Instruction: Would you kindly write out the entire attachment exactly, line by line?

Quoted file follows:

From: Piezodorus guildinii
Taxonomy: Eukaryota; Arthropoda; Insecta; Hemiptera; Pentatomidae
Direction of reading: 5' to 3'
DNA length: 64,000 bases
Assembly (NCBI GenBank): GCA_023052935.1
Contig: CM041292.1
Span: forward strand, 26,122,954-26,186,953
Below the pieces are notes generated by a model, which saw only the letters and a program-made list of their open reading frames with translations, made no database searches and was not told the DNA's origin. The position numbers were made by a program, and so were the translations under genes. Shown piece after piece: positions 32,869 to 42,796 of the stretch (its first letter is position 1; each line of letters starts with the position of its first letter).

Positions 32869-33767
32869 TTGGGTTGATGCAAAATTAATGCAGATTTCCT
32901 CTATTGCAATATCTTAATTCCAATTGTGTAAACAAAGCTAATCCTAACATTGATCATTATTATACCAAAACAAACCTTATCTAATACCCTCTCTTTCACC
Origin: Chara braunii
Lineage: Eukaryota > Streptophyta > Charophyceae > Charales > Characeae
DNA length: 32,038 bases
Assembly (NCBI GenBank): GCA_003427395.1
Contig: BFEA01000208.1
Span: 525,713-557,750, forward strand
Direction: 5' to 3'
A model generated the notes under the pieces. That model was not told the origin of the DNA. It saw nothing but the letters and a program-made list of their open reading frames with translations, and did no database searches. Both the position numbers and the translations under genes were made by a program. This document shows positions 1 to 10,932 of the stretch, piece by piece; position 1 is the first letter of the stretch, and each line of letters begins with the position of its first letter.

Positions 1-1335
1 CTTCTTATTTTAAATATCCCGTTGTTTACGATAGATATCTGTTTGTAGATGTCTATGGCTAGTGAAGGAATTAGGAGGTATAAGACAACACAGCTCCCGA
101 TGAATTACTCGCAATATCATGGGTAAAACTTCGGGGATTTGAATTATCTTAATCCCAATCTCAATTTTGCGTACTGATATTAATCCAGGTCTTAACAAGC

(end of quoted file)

From: Piezodorus guildinii
Taxonomy: Eukaryota; Arthropoda; Insecta; Hemiptera; Pentatomidae
Direction of reading: 5' to 3'
DNA length: 64,000 bases
Assembly (NCBI GenBank): GCA_023052935.1
Contig: CM041292.1
Span: forward strand, 26,122,954-26,186,953
Below the pieces are notes generated by a model, which saw only the letters and a program-made list of their open reading frames with translations, made no database searches and was not told the DNA's origin. The position numbers were made by a program, and so were the translations under genes. Shown piece after piece: positions 32,869 to 42,796 of the stretch (its first letter is position 1; each line of letters starts with the position of its first letter).

Positions 32869-33767
32869 TTGGGTTGATGCAAAATTAATGCAGATTTCCT
32901 CTATTGCAATATCTTAATTCCAATTGTGTAAACAAAGCTAATCCTAACATTGATCATTATTATACCAAAACAAACCTTATCTAATACCCTCTCTTTCACC
Origin: Chara braunii
Lineage: Eukaryota > Streptophyta > Charophyceae > Charales > Characeae
DNA length: 32,038 bases
Assembly (NCBI GenBank): GCA_003427395.1
Contig: BFEA01000208.1
Span: 525,713-557,750, forward strand
Direction: 5' to 3'
A model generated the notes under the pieces. That model was not told the origin of the DNA. It saw nothing but the letters and a program-made list of their open reading frames with translations, and did no database searches. Both the position numbers and the translations under genes were made by a program. This document shows positions 1 to 10,932 of the stretch, piece by piece; position 1 is the first letter of the stretch, and each line of letters begins with the position of its first letter.

Positions 1-1335
1 CTTCTTATTTTAAATATCCCGTTGTTTACGATAGATATCTGTTTGTAGATGTCTATGGCTAGTGAAGGAATTAGGAGGTATAAGACAACACAGCTCCCGA
101 TGAATTACTCGCAATATCATGGGTAAAACTTCGGGGATTTGAATTATCTTAATCCCAATCTCAATTTTGCGTACTGATATTAATCCAGGTCTTAACAAGC